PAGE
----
Warmbier fell into a coma while in a North Korean labor camp.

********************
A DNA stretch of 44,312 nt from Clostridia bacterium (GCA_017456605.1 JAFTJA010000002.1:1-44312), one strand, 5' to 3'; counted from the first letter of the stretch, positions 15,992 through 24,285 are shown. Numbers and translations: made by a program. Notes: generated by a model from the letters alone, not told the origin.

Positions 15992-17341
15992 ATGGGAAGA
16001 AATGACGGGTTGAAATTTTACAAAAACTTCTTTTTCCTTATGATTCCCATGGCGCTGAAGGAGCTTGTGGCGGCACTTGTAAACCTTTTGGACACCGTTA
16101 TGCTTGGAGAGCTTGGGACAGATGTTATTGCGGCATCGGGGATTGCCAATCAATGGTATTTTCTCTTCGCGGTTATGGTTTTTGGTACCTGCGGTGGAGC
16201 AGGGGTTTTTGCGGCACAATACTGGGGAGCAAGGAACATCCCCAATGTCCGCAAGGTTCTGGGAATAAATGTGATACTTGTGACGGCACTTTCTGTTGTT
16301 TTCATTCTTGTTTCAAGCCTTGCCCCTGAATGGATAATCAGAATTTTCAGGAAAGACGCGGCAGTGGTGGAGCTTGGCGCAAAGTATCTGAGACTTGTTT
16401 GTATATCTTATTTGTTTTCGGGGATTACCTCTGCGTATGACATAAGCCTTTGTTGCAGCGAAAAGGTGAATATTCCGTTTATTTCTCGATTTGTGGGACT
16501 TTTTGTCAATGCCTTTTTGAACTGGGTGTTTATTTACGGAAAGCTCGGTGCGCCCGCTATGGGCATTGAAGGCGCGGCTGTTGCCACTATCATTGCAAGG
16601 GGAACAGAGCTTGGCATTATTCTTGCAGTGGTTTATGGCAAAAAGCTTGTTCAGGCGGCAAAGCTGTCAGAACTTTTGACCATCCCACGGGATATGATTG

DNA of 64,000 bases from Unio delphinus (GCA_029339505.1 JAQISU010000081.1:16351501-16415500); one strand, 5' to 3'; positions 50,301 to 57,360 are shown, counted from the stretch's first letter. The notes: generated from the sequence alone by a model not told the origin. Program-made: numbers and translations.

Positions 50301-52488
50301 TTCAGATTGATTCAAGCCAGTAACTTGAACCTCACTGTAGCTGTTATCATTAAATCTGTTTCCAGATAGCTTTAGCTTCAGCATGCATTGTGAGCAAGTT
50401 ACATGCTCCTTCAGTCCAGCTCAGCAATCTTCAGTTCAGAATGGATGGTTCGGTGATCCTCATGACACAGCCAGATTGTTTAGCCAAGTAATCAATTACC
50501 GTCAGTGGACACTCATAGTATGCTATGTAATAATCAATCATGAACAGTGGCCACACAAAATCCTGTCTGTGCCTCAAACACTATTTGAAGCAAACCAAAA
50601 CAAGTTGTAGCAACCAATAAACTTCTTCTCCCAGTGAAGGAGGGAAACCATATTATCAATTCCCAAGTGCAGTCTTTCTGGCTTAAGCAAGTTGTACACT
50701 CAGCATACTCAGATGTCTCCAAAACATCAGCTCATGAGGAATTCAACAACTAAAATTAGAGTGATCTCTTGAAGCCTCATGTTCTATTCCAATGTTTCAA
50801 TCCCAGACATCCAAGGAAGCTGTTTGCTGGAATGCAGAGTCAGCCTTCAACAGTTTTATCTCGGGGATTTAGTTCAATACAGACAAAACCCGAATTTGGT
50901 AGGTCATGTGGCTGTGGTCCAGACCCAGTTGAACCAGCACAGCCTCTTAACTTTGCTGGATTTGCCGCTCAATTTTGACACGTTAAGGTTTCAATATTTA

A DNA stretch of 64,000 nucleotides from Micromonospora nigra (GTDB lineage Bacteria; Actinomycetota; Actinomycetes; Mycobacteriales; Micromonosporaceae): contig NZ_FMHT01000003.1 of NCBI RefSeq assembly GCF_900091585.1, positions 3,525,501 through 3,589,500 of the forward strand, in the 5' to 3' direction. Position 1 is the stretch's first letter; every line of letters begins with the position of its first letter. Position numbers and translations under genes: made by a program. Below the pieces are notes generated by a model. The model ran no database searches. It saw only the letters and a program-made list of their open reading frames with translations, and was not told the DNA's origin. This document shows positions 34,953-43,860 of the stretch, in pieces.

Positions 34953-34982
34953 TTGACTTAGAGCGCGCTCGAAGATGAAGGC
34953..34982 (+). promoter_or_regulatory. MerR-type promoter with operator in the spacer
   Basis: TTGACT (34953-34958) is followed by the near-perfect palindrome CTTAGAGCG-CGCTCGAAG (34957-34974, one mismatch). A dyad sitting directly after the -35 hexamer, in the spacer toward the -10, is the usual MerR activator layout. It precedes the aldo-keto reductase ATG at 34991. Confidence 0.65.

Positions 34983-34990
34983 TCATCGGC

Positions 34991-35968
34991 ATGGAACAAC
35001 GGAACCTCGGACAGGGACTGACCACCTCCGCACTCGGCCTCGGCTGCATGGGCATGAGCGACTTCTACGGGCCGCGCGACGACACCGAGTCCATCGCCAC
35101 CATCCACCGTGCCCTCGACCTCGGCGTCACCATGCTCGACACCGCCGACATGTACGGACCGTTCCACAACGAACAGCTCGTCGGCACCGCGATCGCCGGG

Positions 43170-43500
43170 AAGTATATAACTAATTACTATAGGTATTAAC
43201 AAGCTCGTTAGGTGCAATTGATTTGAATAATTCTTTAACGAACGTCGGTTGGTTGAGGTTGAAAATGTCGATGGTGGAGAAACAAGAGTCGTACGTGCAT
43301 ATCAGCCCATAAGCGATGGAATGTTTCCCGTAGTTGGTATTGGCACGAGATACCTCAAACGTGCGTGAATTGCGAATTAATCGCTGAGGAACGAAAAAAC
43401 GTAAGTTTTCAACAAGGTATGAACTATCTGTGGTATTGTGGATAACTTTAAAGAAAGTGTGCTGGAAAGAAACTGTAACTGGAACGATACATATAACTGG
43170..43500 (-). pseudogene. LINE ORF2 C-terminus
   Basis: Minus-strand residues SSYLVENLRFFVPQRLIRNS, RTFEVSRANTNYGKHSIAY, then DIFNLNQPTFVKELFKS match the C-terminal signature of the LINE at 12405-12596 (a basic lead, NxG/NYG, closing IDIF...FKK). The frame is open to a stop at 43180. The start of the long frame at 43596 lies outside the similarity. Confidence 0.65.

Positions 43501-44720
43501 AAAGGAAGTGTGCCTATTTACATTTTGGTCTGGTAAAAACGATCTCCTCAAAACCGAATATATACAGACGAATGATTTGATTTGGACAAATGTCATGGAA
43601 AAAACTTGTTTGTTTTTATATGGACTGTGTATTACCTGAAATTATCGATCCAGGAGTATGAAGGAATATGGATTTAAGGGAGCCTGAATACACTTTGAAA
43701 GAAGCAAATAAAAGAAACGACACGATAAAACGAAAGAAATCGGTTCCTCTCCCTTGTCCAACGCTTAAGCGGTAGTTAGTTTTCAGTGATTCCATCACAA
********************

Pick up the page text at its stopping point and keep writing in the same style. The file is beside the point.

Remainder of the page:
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North Korea has an oft-used hostage-taking strategy for detained American citizens who are valuable diplomatic bargaining chips for the regime, but the case of Otto Warmbier, flown home in a coma this week, is a glaring exception.Warmbier, a 22-year-old University of Virginia student from Cincinnati who was in North Korea as a tourist, looked set to follow the usual pattern.North Korea, a one-party state that maintains prison camps and has a dire record on human rights, has for decades pursued a nuclear weapons program, despite global condemnation and successive rounds of U.N. sanctions.Experts said it was unlikely North Korea would have intentionally put a detained American into a coma.Three more U.S. citizens are currently being held by North Korea, including two men who taught at a Pyongyang university funded by overseas Christian groups, and a Korean-American pastor who was accused of espionage for the South.Some experts suggested that the timing of Warmbier's release – coinciding with a visit to Pyongyang by eccentric ex-NBA star Dennis Rodman – might have allowed North Korea to salvage something from the situation.
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